Marc Mimram is a celebrated French engineer and architect with projects in France and around the globe. He generously shares with us his ideas on bridge design in conversation with PhD candidate Victor Charpentier.
Victor Charpentier (VC): Marc Mimram, you are both an architect and engineer. Yet you have said that when you are given a project, the greater part of the inspiration for the initial spark comes from a third field, which is study of the landscape and geography. Can you explain why this is so important to you and how this affects your designs?
Marc Mimram (MM): Each project should be specific. It has to be depending of the situation where it take place.
To become a coherent project, it has to be related to the geography, the horizon. It should express the relation to the ground, to the sky, to the landscape considered as a geography informed by history.
In that case the structural project can take roots in the reality and forget the abstract equation of strength of materials to express gravity, the movement of forces, the movement of light; being part of the situation, part of the world, belonging to the site.
Advanced technologies have allowed structural form finding to become an integral part of many recent design projects. How do you add your personal, creative touch to a process that can become largely computational? What are your thoughts on the role of this method for the future of engineering design?
MM: The process of computational form finding is a method of optimization and as such, it follows the development of the project. It is obviously important to develop the project with frugality but the rational process of development can be plural and the choice has to be related to the specific situation, taking into account the landscape, the topography but also the economical situation, the knowledge, the development of local craftsmanship, the local materials.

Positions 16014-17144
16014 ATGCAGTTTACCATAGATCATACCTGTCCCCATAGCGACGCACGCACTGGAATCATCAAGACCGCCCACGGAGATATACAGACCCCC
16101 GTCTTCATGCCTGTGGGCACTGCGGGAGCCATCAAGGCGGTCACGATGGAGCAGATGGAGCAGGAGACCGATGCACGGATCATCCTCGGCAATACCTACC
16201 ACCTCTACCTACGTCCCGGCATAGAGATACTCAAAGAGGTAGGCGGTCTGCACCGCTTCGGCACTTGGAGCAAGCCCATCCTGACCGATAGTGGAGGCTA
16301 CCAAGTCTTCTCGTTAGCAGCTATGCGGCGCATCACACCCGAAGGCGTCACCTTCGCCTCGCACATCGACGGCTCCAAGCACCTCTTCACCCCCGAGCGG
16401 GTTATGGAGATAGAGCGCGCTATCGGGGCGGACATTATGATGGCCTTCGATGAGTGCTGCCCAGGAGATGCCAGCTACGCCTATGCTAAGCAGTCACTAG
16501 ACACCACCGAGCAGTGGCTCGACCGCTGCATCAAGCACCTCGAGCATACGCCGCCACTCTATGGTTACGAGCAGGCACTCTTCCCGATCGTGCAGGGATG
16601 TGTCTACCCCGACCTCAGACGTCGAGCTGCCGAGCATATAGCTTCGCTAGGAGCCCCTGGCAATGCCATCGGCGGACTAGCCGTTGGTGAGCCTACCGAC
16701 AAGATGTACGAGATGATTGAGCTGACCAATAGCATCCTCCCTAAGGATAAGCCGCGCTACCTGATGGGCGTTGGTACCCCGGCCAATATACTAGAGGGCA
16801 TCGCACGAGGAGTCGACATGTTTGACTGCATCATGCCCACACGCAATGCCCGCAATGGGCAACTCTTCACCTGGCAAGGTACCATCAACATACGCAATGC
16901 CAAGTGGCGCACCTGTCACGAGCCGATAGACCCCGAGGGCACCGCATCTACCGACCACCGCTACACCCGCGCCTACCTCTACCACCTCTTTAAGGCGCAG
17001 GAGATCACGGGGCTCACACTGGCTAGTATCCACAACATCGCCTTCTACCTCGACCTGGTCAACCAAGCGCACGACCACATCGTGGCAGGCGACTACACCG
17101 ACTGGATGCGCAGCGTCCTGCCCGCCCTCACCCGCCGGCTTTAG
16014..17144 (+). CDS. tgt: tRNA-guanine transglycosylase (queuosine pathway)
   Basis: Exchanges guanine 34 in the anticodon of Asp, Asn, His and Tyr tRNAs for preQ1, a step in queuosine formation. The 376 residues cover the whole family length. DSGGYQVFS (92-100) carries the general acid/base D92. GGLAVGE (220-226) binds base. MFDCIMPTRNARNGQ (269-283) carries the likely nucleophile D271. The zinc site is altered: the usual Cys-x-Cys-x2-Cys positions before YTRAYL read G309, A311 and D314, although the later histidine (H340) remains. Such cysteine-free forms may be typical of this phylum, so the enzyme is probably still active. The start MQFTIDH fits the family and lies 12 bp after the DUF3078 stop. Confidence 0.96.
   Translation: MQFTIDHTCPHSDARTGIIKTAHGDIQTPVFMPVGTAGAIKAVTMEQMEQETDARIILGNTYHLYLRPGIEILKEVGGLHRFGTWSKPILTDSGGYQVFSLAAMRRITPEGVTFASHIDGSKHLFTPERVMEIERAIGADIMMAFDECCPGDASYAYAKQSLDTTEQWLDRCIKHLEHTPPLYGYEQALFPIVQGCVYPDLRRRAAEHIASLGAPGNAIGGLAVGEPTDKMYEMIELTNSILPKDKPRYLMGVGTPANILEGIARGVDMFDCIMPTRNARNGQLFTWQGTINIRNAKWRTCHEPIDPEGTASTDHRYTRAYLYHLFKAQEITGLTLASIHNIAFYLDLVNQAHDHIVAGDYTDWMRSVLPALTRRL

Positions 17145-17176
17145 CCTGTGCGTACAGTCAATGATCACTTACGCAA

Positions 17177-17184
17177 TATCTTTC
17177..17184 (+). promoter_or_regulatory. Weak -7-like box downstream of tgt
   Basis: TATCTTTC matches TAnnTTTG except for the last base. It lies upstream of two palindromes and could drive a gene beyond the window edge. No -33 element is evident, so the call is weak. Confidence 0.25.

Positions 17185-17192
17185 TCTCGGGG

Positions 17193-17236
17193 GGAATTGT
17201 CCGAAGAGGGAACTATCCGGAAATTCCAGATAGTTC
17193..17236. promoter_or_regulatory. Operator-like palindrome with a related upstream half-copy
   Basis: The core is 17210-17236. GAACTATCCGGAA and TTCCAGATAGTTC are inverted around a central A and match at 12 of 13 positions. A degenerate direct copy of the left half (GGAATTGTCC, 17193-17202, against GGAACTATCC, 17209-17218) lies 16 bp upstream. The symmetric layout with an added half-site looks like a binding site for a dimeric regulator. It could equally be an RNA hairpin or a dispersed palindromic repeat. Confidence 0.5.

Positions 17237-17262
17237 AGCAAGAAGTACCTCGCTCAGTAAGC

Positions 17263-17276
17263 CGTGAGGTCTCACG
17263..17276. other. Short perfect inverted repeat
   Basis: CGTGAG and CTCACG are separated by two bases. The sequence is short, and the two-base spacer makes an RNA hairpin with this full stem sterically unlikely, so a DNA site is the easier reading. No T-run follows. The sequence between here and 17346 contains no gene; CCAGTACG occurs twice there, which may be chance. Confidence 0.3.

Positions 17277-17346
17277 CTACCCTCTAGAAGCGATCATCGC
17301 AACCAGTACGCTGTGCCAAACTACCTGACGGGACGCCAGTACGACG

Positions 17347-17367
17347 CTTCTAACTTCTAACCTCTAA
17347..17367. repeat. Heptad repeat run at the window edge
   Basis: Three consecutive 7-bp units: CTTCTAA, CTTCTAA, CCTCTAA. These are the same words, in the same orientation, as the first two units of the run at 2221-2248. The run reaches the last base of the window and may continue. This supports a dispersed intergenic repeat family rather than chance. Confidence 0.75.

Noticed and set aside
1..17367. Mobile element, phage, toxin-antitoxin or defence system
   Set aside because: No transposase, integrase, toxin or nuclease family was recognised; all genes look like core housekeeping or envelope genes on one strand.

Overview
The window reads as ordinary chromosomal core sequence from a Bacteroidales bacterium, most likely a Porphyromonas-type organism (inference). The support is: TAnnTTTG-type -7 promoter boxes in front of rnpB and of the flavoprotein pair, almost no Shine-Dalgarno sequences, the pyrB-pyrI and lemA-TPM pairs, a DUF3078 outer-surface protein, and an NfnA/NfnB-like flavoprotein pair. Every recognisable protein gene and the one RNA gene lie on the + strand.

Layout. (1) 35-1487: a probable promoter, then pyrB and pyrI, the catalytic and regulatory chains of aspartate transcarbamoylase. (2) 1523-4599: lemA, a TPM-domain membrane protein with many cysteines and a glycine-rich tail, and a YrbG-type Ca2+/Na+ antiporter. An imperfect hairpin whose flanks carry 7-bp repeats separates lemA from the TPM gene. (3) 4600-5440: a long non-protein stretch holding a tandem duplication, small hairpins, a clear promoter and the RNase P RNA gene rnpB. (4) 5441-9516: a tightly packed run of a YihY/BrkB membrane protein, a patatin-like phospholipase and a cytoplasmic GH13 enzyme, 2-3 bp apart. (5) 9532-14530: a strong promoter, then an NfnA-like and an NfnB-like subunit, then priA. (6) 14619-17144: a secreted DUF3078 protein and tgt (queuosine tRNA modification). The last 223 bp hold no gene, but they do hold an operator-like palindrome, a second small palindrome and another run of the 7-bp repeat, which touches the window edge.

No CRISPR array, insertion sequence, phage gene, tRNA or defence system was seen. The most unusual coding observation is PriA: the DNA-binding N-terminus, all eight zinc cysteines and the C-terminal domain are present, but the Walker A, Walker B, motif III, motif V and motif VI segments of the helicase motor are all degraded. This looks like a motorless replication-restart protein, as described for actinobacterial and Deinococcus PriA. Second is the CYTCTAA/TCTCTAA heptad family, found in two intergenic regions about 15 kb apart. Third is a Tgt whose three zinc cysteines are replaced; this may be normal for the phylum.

In the past decade, many of your larger bridge projects have been built in Asia or in North Africa in part because of more local design freedom. In your opinion, are there too many inhibitions in the field of construction in western countries? What could be improved to bring creativity and exploration back to construction while at the same time maintaining the high standards of safety?
MM: High standard of safety are compatible with creativity. What gives more freedom in developing countries is the capacity you have there to invent projects which are out of the classical and already well-known solutions. Too many references, too many regulations and codes embed innovation into a passive attitude.
Codes are understood as being safe manner to reproduce already known solution, instead of that, it should open the process of innovation considering the fantastic development of knowledge and new materials, the present situation of computational fabrication related to calculation, the necessity of considering the limitation of natural resources.
You are an engineer that understands efficient structural design. What is your thought process when you encounter a situation that demands the sacrifice part of the structural efficiency to benefit the overall architectural concept? Do you have a systematic method or would you rather work with your instinct? Can you describe an instance where you had to make this choice?